A comparison of the DFT derived BEs and EAs with the parameters obtained upon fitting the microkinetic model to the experimental data suggests that Au(111), Au(100), and Au(211) might not provide the most accurate representation of the active site on supported Au catalysts. Further reaction rate experiments and measurements of the Au particle-size distribution using STEM corroborated this claim that the coordinatively unsaturated corner sites, with Au–Au coordination of ≤ 4, are most likely the dominant active sites for this reaction. Further DFT studies on Au clusters that possess atoms with Au–Au coordination number ≤ 4 will be needed to identify the exact nature of active site for FA decomposition on supported Au nanoparticles. We are currently exploring synthetic protocols suggested in the literature[52, 59, 60, 125-128] for synthesizing catalysts with atomically dispersed gold to further advance our tentative conclusion regarding the importance of highly under-coordinated Au sites in this chemistry.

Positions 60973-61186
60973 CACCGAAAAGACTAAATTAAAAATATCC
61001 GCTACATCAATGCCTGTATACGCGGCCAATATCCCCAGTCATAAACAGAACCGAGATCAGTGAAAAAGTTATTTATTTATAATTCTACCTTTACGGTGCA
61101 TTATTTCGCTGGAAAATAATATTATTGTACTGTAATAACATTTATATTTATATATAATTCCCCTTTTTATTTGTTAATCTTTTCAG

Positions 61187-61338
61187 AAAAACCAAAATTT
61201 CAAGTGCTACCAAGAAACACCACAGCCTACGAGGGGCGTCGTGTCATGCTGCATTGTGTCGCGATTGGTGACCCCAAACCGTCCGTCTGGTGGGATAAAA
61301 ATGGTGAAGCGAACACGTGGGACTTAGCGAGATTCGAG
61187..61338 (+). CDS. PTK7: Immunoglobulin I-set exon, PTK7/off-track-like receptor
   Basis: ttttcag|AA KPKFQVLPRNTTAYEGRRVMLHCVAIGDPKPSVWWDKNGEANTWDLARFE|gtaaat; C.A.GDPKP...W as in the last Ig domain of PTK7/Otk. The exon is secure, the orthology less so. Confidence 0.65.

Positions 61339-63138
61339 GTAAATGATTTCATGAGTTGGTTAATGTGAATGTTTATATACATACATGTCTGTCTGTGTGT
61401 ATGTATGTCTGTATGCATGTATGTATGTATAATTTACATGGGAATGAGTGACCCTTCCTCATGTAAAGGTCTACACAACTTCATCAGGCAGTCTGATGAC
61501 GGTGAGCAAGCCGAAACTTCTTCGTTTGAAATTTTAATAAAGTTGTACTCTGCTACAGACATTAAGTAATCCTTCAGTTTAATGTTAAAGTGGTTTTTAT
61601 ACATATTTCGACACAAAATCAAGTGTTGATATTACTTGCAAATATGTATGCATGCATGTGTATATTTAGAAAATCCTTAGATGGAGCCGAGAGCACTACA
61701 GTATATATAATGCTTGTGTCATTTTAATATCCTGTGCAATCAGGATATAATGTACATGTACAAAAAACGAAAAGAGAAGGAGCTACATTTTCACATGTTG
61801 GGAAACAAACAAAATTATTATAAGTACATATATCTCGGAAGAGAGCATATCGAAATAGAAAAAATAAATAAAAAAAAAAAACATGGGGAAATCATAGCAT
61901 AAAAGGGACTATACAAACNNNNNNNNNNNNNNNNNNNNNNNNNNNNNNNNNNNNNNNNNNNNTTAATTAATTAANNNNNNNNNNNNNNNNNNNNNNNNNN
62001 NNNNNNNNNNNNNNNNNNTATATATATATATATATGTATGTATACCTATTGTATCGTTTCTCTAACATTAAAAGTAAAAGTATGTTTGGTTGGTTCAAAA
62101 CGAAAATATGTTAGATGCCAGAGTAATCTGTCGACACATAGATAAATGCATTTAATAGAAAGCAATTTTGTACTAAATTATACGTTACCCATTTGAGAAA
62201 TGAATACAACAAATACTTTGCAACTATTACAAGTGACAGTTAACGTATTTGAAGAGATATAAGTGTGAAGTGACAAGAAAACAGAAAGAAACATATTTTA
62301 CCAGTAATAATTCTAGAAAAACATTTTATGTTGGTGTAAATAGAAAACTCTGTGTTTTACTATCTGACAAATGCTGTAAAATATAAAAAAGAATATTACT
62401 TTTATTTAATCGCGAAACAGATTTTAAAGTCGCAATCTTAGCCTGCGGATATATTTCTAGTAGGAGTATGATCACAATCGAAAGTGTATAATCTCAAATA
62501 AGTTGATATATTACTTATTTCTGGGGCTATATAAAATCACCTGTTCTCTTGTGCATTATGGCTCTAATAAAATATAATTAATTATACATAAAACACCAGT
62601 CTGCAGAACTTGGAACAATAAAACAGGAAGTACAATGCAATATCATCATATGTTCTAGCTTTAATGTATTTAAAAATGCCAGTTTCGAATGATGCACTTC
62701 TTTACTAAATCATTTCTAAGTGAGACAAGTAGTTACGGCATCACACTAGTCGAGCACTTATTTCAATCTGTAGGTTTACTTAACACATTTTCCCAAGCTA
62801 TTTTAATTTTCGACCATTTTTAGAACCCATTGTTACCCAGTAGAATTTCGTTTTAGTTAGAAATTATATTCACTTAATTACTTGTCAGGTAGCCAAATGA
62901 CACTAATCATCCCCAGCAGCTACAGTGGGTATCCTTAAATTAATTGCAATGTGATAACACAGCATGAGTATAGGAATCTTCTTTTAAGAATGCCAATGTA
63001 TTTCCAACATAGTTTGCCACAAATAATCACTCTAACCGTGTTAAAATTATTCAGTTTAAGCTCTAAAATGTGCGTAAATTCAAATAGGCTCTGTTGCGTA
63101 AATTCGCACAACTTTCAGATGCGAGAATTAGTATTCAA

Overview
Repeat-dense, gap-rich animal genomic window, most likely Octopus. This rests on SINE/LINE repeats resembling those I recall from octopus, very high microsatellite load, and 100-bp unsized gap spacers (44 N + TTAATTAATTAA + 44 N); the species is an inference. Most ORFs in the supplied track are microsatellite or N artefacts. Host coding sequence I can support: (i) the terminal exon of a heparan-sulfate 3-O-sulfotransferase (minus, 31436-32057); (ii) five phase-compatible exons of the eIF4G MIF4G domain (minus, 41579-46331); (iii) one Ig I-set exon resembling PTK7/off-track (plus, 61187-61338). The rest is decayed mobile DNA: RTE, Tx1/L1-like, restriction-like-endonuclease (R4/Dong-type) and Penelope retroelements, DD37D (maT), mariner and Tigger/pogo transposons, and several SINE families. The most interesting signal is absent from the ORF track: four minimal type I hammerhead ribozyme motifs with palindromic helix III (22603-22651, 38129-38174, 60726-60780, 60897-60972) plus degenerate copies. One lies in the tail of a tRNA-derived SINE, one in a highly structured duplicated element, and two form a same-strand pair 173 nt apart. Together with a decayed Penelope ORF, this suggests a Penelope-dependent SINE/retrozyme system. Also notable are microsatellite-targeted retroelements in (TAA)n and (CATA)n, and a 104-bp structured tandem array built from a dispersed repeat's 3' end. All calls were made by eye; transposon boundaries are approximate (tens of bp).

Acknowledgments

  1. Top of page
  2. Abstract
  3. Introduction
  4. Methods
  5. Results and Discussion
  6. Conclusions
  7. Acknowledgments
  8. Literature Cited
  9. Supporting Information

This contribution is dedicated to the 90th birthday celebration of R. B. Bird. His legacy of excellence and scientific rigor has inspired generations of Chemical Engineers, including J.A.D. and M.M. The material presented here is based upon work supported as part of the Institute of Atom-efficient Chemical Transformation (IACT), an Energy Frontier Research Center funded by the U.S. Department of Energy, Office of Science, and Office of Basic Energy Sciences. The computational work was performed in part using supercomputing resources from the following institutions: EMSL, a national scientific user facility at Pacific Northwestern National Laboratory (PNNL); the Center for Nanoscale Materials (CNM) at Argonne National Laboratory (ANL); and the National Energy Research Scientific Computing Center (NERSC). EMSL is sponsored by the Department of Energy's Office of Biological and Environmental Research located at PNNL. CNM and NERSC are supported by the U.S. Department of Energy, Office of Science, under contracts DEAC02-06CH11357 and DE-AC02-05CH11231, respectively.

Literature Cited

  1. Top of page
  2. Abstract
  3. Introduction
  4. Methods
  5. Results and Discussion
  6. Conclusions
  7. Acknowledgments
  8. Literature Cited
  9. Supporting Information

Supporting Information

  1. Top of page
  2. Abstract
  3. Introduction
  4. Methods
  5. Results and Discussion
  6. Conclusions
  7. Acknowledgments
  8. Literature Cited
  9. Supporting Information

Additional Supporting Information may be found in the online version of this article.